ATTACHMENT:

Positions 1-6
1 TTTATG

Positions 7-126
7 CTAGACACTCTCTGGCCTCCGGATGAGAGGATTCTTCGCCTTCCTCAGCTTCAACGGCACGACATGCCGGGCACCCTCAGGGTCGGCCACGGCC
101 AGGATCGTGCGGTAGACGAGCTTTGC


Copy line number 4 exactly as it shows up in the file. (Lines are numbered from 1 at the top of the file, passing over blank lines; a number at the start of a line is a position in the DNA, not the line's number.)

7 CTAGACACTCTCTGGCCTCCGGATGAGAGGATTCTTCGCCTTCCTCAGCTTCAACGGCACGACATGCCGGGCACCCTCAGGGTCGGCCACGGCC